Hello Chocolate Queens & Kings,
You would never imagine that the Cadburys story would make it to the stage but it has. It is because it is a huge powerful story about pain and resilience. When you think of Chocolate you think of good things because it brings so much joy to one’s life. One of Cadbury’s mottos was simply to feel the joy. There was so much heartbreak attached to our Cadburys redundancy and for myself that pain grew with even more hurt. There is nothing worse in this world than to be struggling with mental illness and to face bullying and discrimination on top of this pain. This happened not just to myself but also to my fellow ex-cadburys staff. This pain of experiencing a completely different culture, (absolutely not one that I ever want to be a part of) only highlighted and made our Cadburys Chocolate culture look even more amazing.
The Chocolate Queen story is about our amazing chocolate culture of love, laughter, respect and kindness. Pain and resilience, the most powerful thing in this world is not money nor flags, it is a story, and at the bottom of the world lyes one of the world’s biggest stories waiting to be told. Chocolate Queens and Kings turn their pain into power.
Thank you so much for the amazing people and schools of Dunedin who came out to the Toitu Otago Early Settlers Museum to listen to this very cool story. It means so much to the Cadburys staff, more than you will ever know.
Thank you to the fabulous team of actors who played our parts. They did the most amazing job!!! Thank you so much Clare Adams, Cheryl Amos, Jodie Bate and Karen Elliot. Hopefully this fab performance can grow in popularity and be taken around New Zealand at some point so all of New Zealand would get an opportunity to hear the story. In the meantime I will put some sneak peaks of the production up on social media! @meganfairley_chocolatequeen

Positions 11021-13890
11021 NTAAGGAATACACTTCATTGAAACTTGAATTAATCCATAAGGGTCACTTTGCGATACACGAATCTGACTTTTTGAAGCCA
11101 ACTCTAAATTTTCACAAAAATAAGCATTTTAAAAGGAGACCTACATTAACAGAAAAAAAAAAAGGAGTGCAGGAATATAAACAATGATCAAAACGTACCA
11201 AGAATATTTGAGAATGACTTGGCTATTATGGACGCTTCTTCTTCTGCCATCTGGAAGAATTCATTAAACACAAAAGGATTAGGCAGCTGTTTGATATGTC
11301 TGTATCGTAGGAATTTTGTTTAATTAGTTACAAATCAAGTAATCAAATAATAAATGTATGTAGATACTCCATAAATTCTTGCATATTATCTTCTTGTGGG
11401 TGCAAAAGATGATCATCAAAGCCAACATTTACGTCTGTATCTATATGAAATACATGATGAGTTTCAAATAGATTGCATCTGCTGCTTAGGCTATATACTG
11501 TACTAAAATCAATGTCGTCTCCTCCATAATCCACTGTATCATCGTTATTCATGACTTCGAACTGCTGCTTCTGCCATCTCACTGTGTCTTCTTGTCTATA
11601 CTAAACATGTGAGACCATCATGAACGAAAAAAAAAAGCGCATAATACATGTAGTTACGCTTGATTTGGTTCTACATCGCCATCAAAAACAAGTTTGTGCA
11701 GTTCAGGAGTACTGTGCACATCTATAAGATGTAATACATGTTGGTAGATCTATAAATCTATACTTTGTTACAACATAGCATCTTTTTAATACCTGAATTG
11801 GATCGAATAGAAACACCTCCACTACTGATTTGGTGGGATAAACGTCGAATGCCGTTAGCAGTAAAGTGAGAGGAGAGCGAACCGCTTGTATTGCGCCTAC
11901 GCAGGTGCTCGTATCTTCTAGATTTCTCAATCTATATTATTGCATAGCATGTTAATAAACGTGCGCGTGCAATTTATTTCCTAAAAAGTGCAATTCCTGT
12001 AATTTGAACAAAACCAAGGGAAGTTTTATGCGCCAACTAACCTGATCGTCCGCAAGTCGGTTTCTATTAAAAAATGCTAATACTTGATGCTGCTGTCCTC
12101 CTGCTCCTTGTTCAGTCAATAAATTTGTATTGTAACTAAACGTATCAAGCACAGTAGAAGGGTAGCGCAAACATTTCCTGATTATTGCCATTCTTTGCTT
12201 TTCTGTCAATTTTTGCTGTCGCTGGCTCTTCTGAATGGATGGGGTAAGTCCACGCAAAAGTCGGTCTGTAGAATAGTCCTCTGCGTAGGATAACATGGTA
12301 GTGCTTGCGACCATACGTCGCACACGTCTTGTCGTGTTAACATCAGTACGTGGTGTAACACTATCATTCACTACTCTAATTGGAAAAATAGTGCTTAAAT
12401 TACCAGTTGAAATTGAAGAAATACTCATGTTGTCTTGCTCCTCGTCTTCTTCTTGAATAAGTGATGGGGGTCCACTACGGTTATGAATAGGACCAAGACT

The BITTERSWEET Low Down
Bittersweet is a timely celebration of the day-to-day life of one of Dunedin’s iconic industries
This engaging and revealing short piece of verbatim theatre shares the stories of seven Cadbury’s women workers – of life in the factory, and what it brought to the city, and the world.
In performance, the work stories are vividly related in a very unusual way. With the audio of the workers’ interviews playing in their ears, actors repeat the women’s original words as they are heard.
The women are just some of thousands of workers over the years. Theirs are the everyday stories behind the colourful promotion of our favourite chocolate treats, produced in their millions at the factory for nearly 150 years. And as with most readily available items, we don’t often think of how they are made
Production in this iconic piece of Dunedin history has ceased. Its workers have left, its machines long-gone, the very buildings are now disappearing. Very soon, stories – memories – will be the only things that remain of Cadbury Dunedin.
Thank you so much Chocolate Queens and Kings for your amazing support, so grateful and it means so much to this women from the Chocolate Factory, because you are creating and pulling this story along and making it grow, THANK YOU!!!!